Climate Risk Toolkit for Directors

Australian company directors “who fail to consider ‘climate change risks’ now could be found liable for breaching their duty of care and diligence in the future” – Noel Hutley SC

Directors of Australian companies have a fiduciary duty to consider climate-related risks to their business according to the significant new legal opinion commissioned by the Future Business Council and the Centre for Policy Development.

The opinion, provided by Mr Noel Hutley SC and Sebastian Hartford-Davis, emphasises the need for Australian companies to treat climate change and the low carbon transition  as a core business concern to be managed at the highest levels, rather than a peripheral issue.

The legal opinion found that many climate change risks are “foreseeable at the present time” and that Australian company directors “who fail to consider ‘climate change risks’ now could be found liable for breaching their duty of care and diligence in the future”.

Because of the distinct vulnerability of Australian companies to the physical effects of climate change and exposure to risks stemming from regulatory change and the transition to a low carbon economy the Future Business Council has compiled the following information and resources for Directors and Executives seeking to better understand the legal, financial and physical risks of climate change to their business. Please contact our team if you would like to gain a deeper understanding or to secure a briefing on the topic for your team.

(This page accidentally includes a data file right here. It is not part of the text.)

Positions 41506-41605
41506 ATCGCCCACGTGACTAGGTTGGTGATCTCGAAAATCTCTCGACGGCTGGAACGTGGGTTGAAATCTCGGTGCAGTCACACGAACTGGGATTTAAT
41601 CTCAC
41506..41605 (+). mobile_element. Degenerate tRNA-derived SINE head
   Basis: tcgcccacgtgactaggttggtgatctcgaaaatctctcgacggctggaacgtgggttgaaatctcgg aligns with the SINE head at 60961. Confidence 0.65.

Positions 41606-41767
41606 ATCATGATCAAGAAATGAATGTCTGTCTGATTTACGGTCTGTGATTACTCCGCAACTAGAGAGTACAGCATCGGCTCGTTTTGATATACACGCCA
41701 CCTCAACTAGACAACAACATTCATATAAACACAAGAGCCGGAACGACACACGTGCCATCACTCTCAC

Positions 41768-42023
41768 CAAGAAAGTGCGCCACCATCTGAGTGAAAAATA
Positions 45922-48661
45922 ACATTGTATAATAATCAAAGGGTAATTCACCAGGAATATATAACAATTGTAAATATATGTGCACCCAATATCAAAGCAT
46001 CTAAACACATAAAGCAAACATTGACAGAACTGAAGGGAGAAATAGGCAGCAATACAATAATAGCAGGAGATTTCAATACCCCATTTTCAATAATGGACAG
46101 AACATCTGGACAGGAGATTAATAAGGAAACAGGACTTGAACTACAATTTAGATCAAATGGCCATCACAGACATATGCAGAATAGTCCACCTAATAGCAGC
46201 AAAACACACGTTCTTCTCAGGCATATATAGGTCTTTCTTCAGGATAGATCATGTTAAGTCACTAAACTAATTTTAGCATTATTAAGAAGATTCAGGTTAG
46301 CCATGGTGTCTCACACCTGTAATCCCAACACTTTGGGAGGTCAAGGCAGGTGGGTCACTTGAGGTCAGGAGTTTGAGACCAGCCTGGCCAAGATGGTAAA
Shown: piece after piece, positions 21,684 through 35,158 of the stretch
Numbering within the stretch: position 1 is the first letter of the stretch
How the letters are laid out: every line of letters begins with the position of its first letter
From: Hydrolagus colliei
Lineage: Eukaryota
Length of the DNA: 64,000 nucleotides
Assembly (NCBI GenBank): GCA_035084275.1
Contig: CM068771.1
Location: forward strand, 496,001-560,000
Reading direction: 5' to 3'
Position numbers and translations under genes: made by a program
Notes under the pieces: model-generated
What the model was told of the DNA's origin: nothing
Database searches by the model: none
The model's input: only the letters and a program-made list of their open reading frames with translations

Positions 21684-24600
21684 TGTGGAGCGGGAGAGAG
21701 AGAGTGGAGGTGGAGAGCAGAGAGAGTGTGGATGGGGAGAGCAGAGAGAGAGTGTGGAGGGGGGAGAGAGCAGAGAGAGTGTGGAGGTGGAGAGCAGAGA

What are the risks and which companies are exposed?

Companies are materially exposed to two distinct risk types, the physical impact of climate change and the transition to a low carbon economy, which will have far reaching consequences for virtually every business sector, although some will be impacted harder and earlier than others.

The physical impacts of climate change on business includes the direct and indirect impacts of droughts, floods, and other extreme weather events that can destroy infrastructure, impact supply chains or damage production. This is a growing risk for all sectors, as recent extreme weather events have demonstrated, but particularly so for companies operating in industries like agriculture, insurance and infrastructure.

The transition risk to a low-carbon economy is the second risk and is rapidly becoming a major consideration for business as government regulation, changing consumer preference, and technology are accelerating the transition to a low carbon economy. Business that don’t adapt will be left exposed as markets collapse for carbon intensive products.

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This risk is coming sharply into focus following the ratification of the Paris Climate Agreement and the rising tide of the divestment movement globally. This poses a particular risk to carbon intensive sectors where low carbon alternatives are rapidly achieving scale such as transport, energy generation and extraction.

These are two types of material risks that must be considered at a minimum.

The third major risk, is the individual risk of personal litigation against directors who fail to consider and disclose the above two risks to their company.

The courts will have no time for a director’s belief or not in climate change. What they will ask what they should have known and when they should have known it. Boards of Directors that do not consider and disclose the risks are exposed.

These risks are not merely theoretical, for example Exxon Mobil Corporation is currently subject to a $12 billion (US) class action, launched in November 2016, for artificially inflating the stock price through poor transparency and reporting integrity with respect to environmental risks caused by global warming and climate change.